I’ve been vaguely working towards this for a while, and by now have a few different brake and clutch levers of various sorts to choose from, but obviously more options are good. I’d been seeing this type of lever (below) on various youtube stunters’ bikes – namely using a brake cylinder oriented at 90 degrees to the handlebar rather than along parallel with it like a normal cylinder – should use up less of the precious space on the bar, right?

I happened across one on ebay from the “Adelin” tag, and dug from there. Apparently there’s a brembo one from a honda CBR1000 (?) which is similar design but better but also costs like £250+…so we have this one for proof of concept.

As it happens it doesn’t fit with my current clip-on arrangement (haha, obviously) but nice try. Would probably fit nicely on motox bars, and the brake cable placement is arguably better than a regular cylinder for my application.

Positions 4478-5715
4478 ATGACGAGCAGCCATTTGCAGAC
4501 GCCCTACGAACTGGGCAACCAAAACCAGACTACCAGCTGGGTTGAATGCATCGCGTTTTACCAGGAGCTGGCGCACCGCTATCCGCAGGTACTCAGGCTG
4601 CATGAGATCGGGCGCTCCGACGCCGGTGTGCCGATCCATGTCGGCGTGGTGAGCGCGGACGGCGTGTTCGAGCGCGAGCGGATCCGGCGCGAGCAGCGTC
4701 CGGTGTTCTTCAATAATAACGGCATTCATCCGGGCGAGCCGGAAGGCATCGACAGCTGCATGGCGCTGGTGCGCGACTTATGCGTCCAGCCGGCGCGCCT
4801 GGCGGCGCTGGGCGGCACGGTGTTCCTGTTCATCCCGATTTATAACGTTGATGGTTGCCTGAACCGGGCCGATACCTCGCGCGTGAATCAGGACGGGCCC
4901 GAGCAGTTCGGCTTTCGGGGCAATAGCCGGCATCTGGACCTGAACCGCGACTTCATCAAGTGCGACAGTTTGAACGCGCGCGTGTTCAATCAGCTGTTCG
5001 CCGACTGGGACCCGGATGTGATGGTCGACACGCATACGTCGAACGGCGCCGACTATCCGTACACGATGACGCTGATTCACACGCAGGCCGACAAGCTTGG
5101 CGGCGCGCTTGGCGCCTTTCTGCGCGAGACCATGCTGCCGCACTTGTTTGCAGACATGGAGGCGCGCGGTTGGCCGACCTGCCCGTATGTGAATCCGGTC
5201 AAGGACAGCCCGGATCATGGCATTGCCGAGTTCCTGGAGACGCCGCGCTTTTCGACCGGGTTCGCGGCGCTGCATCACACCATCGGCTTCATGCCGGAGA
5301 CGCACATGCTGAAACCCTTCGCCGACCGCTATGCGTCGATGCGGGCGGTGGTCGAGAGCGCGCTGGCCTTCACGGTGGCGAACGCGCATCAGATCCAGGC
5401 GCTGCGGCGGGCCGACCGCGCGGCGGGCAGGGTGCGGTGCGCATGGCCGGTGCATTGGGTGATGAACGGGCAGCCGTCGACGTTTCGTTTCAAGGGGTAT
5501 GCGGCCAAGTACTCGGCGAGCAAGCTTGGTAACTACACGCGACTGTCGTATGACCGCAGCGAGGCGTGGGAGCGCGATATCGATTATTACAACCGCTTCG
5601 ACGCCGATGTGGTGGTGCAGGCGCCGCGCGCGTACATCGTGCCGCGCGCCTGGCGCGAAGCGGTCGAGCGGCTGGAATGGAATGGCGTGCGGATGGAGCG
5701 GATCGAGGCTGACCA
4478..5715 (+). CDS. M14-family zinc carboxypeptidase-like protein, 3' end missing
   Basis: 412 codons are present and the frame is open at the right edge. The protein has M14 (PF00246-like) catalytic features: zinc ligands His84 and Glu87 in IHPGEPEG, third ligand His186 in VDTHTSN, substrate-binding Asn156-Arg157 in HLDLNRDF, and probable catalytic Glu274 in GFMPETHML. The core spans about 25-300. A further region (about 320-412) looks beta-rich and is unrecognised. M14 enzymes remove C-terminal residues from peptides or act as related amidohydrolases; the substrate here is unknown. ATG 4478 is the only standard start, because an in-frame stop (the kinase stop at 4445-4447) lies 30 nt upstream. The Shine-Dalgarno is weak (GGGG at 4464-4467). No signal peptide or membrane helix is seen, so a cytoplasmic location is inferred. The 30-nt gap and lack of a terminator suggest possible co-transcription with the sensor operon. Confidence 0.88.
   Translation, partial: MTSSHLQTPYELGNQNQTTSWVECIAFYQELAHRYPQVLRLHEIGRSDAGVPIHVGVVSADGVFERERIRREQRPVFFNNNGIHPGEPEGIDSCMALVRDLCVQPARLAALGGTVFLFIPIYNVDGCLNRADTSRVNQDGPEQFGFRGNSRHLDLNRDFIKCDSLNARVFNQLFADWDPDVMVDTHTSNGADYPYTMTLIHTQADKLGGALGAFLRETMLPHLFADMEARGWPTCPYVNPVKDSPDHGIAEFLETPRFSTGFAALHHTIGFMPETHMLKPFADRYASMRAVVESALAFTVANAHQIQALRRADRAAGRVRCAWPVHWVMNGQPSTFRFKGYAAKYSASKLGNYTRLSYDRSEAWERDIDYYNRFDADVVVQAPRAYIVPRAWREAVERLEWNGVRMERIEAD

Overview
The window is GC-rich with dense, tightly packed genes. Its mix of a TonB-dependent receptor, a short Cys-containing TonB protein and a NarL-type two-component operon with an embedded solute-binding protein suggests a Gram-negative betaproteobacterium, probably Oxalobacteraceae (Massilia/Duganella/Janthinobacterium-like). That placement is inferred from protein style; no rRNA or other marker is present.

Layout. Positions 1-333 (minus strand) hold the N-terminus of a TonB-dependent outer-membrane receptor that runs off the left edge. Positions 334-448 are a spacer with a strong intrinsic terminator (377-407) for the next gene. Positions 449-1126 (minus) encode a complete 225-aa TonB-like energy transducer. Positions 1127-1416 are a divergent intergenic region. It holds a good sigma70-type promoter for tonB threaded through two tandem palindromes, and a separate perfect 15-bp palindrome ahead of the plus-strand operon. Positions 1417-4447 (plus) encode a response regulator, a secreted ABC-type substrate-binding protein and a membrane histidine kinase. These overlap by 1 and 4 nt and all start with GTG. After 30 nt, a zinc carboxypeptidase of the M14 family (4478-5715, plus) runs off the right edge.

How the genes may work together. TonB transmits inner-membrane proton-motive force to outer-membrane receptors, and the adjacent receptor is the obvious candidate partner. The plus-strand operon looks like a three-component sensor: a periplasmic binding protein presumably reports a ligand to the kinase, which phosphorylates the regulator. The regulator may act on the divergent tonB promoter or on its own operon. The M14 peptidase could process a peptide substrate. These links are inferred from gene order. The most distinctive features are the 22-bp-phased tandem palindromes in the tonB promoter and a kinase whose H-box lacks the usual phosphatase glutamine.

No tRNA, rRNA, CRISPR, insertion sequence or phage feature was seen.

So we ended up back with the first set I bought, this is the right-hand brake lever, somewhat upside down, with the microswitch removed (since it’s not going to connect to anything anyway) and all packed as tightly as possible so I don’t have to widen the bars any more.

I started off trying out where I’d want the levers if no constraints and then worked towards that. I tried a *load* of different positions and configurations and tried hopping about on the bike a bit to see how it might be in practice, whether I could reach things etc and this seemed to be about where I’d want the levers to be (as far as I can tell). The clutch is pointing a teeny bit more skyward than I’d have it normally but it’s not even inconvenient, and the brake lever is comfortable to grab with any fingers I choose, or you can do both staggered (though not sure my brain can do both yet).